I wanted to write a blog about keeping my hair from the very start but got all superstitious about it and feared if I wrote it my hair would take note and maliciously jump out of my head to prove me wrong!  Ridiculous I know but I’d do anything to keep it.  I was vaguely aware of the existence of the cold cap before I was diagnosed and once I was told I would lose my hair I was determined to try it.  I read some people saying it could be quite painful, I said it would have had to have been pretty bad to stop me; I would have crawled over hot coals not to go bald.

I should point out here, as with all of my blogs, this is just my experience and my feelings.  I have huge admiration for the ladies who rock the scarves, hats and bald heads.  I feel you are much braver than me! I was prepared to wear a wig if necessary and was very lucky to have my amazing friends raise money for a rather fabulous one, custom made to match my own hair.   I still have it on standby, ready to go, just in case.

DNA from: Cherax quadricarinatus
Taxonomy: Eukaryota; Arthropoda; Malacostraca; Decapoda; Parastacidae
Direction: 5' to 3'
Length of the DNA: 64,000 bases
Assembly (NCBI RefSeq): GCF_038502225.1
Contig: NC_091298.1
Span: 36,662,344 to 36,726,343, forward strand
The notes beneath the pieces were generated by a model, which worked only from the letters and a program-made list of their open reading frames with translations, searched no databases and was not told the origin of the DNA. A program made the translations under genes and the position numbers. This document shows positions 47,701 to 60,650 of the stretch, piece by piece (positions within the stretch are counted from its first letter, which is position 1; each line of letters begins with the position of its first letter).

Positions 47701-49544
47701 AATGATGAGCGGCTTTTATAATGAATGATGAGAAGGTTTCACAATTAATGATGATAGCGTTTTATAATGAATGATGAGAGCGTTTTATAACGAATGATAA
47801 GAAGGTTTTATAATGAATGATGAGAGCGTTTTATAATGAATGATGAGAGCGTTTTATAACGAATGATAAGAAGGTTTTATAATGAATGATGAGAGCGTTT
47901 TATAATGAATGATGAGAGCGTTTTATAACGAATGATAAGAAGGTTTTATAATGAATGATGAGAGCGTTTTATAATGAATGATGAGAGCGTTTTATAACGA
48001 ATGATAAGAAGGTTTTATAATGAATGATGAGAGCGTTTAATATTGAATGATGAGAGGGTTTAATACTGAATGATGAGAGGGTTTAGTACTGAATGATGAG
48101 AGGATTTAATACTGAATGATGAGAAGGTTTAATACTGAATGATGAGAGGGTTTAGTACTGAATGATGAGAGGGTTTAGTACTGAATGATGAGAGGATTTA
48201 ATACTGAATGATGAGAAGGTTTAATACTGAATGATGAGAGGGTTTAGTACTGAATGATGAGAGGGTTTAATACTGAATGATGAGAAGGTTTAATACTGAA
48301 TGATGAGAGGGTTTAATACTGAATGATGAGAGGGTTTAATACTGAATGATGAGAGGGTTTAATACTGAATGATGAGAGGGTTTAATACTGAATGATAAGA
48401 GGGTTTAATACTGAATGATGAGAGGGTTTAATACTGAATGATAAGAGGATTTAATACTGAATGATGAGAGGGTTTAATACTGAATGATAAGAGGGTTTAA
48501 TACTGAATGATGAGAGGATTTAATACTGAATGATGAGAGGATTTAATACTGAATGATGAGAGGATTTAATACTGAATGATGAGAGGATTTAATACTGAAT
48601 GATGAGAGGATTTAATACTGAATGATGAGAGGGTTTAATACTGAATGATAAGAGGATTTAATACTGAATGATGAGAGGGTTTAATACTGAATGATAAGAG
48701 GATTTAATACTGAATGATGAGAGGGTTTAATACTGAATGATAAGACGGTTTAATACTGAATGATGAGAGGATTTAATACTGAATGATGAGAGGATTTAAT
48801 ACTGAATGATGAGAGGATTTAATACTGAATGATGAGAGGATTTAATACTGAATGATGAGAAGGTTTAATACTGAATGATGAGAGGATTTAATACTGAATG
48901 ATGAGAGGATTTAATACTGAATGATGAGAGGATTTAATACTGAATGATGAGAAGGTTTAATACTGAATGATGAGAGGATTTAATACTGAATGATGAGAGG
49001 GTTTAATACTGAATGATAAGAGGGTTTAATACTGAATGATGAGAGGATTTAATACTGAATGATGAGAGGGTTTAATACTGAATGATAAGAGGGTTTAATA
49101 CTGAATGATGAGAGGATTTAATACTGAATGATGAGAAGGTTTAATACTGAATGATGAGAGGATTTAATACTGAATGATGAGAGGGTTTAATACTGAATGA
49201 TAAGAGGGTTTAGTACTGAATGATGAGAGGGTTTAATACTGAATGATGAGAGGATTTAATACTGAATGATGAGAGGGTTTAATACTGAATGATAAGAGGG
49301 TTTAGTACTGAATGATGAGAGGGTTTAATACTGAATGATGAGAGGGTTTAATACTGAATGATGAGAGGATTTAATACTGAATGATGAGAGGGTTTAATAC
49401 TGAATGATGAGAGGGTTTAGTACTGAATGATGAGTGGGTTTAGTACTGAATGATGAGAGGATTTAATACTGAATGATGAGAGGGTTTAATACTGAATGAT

Shed Dread

Even when the cold cap works, you have some shedding.  I was warned about this but was quite smug to get to the end of cycle 2 with pretty much a full head of hair. I was told the biggest loss was normally after cycle 2 but mine decided the throw me a curve ball and do it at the end of cycle 3! Just to keep me on my toes.   I know it speeded up because I count the hairs on my brush when I brush it twice a day. Sad I know, but it helps me keep a track of peaks and troughs in shedding. We all apparently lose 50-100 hairs a day as part of the natural growth cycle.  I see less than 20 on the brush as a personal victory. You become a bit hair obsessed when it starts falling out. I’ve spent more minutes than I care to admit playing the ‘Who’s hair is it anyway game’. With a big blonde golden retriever lolloping around the house shedding hair with abandon it honestly can be tricky to work out if it’s one of his or mine! And when I lose hair from the darker areas that aren’t highlighted (I’m not a natural blonde you know ;-) if it’s short then I debate whether it is mine or Steve’s. Fun times.

Looking normal